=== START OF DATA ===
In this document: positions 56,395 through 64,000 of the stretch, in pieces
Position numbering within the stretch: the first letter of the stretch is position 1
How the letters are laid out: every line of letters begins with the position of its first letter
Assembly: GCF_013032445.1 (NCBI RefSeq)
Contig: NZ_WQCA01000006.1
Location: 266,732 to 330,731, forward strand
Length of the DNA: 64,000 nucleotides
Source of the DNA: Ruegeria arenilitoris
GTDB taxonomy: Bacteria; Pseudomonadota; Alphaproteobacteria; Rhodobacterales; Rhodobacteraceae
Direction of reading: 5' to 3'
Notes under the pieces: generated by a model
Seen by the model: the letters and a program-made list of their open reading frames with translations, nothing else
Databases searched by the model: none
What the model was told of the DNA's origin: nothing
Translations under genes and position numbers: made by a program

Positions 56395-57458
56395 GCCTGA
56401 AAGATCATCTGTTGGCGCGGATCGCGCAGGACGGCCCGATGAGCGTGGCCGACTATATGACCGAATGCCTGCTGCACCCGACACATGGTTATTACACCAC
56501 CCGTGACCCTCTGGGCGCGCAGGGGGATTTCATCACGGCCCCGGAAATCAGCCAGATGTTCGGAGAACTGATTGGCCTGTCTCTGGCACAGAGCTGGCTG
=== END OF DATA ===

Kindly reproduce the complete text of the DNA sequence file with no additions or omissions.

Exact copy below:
In this document: positions 56,395 through 64,000 of the stretch, in pieces
Position numbering within the stretch: the first letter of the stretch is position 1
How the letters are laid out: every line of letters begins with the position of its first letter
Assembly: GCF_013032445.1 (NCBI RefSeq)
Contig: NZ_WQCA01000006.1
Location: 266,732 to 330,731, forward strand
Length of the DNA: 64,000 nucleotides
Source of the DNA: Ruegeria arenilitoris
GTDB taxonomy: Bacteria; Pseudomonadota; Alphaproteobacteria; Rhodobacterales; Rhodobacteraceae
Direction of reading: 5' to 3'
Notes under the pieces: generated by a model
Seen by the model: the letters and a program-made list of their open reading frames with translations, nothing else
Databases searched by the model: none
What the model was told of the DNA's origin: nothing
Translations under genes and position numbers: made by a program

Positions 56395-57458
56395 GCCTGA
56401 AAGATCATCTGTTGGCGCGGATCGCGCAGGACGGCCCGATGAGCGTGGCCGACTATATGACCGAATGCCTGCTGCACCCGACACATGGTTATTACACCAC
56501 CCGTGACCCTCTGGGCGCGCAGGGGGATTTCATCACGGCCCCGGAAATCAGCCAGATGTTCGGAGAACTGATTGGCCTGTCTCTGGCACAGAGCTGGCTG